In this 10-minute investigation, children ages 10 to 13 use a penny and a quarter to model that the Moon does indeed spin on its axix as it orbits the Earth.
Grade Level   5 6 7 8
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12
Our Moon acts like training wheels for the Earth, allowing for a stable cycle of seasons. In part A, children ages 11 to 13 model how Earth's tilt creates the seasons. In part B, children model that if its tilt was not stabilized by the Moon, Earth's axis would slowly wobble betwen straight up and...
Grade Level   6 7 8
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13
The Moon is the reason for our 24-hour day! In this 45-minute activity, children ages 10 to 13 explore the Earth's rotation and the Moon's role.
Grade Level   5 6 7 8
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14
Children ages 8 to 13 select from a variety of fruits to construct a scale of the Moon, Earth, and Sun. After determining the correct sizes and distances for their models, they remove the Moon. They consider what it would be like if the nearby Moon were no longer reflecting the Sun's light in the...
Grade Level   3 4 5 6 7 8
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15
In this 10-minute demonstration or 30-minute activity, children ages 8-13 investigate the source of the Moon's light. They consider a ball, wrapped in aluminum foil, and experiment with a flashlight to make it appear bright. The children compare the foil-wrapped ball to a Moon globe and discover...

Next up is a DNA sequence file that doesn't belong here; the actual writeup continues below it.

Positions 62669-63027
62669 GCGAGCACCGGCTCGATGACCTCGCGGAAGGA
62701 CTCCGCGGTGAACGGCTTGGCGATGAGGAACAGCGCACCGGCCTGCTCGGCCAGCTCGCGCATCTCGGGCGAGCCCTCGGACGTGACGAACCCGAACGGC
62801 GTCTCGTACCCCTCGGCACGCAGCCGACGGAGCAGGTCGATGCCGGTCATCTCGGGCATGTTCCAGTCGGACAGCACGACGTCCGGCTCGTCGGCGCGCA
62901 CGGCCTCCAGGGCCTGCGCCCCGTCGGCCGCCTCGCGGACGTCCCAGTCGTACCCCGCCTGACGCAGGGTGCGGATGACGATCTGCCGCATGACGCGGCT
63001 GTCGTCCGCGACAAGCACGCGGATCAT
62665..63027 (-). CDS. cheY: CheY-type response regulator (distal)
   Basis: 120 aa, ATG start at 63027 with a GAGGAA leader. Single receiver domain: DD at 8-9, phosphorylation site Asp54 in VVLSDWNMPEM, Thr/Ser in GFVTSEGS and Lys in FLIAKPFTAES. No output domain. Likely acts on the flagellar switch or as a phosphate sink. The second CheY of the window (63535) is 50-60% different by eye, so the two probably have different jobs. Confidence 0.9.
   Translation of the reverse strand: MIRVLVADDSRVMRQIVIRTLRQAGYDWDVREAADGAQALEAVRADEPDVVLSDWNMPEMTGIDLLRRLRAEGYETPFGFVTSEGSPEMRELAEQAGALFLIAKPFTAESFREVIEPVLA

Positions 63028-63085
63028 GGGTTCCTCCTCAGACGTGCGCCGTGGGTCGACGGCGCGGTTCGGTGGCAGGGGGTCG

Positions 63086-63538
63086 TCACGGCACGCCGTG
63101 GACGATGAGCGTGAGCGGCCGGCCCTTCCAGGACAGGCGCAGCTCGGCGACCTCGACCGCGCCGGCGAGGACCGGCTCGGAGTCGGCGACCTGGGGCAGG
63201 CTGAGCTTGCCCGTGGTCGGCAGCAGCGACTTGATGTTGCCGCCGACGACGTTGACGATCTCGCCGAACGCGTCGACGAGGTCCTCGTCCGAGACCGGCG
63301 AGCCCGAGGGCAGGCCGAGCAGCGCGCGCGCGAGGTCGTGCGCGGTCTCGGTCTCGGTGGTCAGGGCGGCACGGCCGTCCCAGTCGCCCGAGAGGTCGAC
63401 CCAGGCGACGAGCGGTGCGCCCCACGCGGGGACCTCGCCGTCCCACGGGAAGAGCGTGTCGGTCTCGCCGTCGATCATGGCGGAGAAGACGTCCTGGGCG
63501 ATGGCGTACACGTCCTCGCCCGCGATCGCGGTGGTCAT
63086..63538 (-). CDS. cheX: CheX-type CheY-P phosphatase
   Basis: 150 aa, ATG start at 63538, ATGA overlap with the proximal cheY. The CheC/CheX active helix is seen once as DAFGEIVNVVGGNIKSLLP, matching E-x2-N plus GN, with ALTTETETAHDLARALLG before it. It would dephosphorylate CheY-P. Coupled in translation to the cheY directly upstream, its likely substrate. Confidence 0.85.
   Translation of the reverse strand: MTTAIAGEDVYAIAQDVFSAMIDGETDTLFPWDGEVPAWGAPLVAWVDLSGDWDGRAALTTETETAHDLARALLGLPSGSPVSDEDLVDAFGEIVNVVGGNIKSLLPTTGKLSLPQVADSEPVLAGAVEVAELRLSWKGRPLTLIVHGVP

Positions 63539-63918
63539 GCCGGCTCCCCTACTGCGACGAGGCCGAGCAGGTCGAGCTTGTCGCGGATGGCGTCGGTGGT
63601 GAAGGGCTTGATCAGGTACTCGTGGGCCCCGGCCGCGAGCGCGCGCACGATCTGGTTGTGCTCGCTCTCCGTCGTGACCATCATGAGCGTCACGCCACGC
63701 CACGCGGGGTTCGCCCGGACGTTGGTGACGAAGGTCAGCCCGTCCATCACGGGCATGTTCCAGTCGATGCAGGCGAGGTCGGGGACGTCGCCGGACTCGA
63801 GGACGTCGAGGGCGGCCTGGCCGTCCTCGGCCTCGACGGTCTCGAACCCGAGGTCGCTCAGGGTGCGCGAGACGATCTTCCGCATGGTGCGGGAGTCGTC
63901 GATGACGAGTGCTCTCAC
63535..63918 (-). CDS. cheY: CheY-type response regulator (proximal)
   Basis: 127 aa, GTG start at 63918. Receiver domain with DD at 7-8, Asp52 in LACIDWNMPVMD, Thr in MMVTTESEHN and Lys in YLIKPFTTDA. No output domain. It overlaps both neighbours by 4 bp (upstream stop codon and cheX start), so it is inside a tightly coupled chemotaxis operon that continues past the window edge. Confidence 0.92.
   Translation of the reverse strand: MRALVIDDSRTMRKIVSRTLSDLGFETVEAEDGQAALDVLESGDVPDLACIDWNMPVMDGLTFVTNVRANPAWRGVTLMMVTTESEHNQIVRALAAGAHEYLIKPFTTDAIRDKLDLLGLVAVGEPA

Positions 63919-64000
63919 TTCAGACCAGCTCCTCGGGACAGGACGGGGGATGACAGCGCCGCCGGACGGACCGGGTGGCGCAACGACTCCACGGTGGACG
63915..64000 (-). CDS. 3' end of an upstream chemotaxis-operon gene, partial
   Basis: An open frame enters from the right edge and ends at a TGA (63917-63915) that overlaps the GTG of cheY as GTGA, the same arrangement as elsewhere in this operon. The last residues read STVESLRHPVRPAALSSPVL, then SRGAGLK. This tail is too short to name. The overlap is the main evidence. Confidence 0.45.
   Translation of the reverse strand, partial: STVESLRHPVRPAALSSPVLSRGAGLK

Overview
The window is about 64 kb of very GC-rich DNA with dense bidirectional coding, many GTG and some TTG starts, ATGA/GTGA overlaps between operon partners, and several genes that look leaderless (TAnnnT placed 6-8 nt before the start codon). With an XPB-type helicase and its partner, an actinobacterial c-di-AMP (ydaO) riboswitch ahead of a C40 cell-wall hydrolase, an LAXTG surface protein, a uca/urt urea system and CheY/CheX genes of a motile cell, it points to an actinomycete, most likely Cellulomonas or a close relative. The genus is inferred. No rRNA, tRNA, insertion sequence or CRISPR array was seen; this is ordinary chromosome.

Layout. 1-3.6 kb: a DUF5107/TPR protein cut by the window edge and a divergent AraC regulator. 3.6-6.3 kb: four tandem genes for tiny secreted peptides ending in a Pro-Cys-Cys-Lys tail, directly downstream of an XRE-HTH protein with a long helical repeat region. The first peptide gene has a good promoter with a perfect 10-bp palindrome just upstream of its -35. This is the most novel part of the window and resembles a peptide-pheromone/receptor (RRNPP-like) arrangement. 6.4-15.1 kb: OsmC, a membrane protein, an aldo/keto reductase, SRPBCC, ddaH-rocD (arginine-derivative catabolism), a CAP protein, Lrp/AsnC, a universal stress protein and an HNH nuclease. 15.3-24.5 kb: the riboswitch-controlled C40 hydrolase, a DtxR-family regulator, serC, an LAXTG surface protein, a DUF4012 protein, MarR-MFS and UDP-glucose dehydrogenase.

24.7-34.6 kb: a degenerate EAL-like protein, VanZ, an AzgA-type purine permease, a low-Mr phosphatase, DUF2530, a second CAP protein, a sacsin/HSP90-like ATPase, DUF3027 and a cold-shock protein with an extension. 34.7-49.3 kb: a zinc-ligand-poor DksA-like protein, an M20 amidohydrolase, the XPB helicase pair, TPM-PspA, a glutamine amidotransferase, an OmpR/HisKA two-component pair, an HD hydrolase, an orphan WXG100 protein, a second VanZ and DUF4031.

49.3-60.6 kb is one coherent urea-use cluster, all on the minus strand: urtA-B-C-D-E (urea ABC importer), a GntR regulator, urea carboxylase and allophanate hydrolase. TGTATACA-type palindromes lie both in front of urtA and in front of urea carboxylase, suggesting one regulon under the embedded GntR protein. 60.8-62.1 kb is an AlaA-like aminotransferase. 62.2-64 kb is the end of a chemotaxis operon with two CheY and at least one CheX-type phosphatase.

Grade Level   3 4 5 6 7 8
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16
Children model ancient lunar impacts using water balloons. By measuring the diameter of the crater area, children discover that the Moon's argest impact basins were created by huge asteroids! Like these huge asteroids, the water balloons were destroyed on impact and leave a splash (i.e., crater)...
Grade Level   3 4 5 6 7 8
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17
The Moon is made of cheese... no! Rice Krispies treats! Children ages 8 to 13 discover that the Moon, like Earth, is made up of layers of different materials through this 45-minute activity. They work in teams to make models of the interiors of the Moon and Earth. Common food items are used to...
Grade Level   3 4 5 6 7 8
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18
Children ages 10 to 13 perform the lunar phases outdoors, using a Styrofoam ball, sunlight, and the motions of their bodies to model the Moon's phases. Older children (12 to 13) predict future moon phases. Note that this activity is appropriate for older children (ages 10 to 13) who are able to...
Grade Level   5 6 7 8
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19
"Children ages 8 to 13 are faced with a challenge to determine the truth about the Moon's influence on Earth. They think like a scientist -- with reasoning skills and a healthy amount of skepticism -- to sort puzzle pieces containing statements about the Moon into two images. The """"Far-out Far...
Grade Level   3 4 5 6 7 8
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20
"Pairs of children model how scientists use craters to determine the ages of lunar surface. One child keeps time while the other creates a painting for the other to interpret. Cotton balls coated in different colors of paint are thrown at paper to simulate asteroids striking the lunar surface over...
Grade Level   3 4 5 6 7 8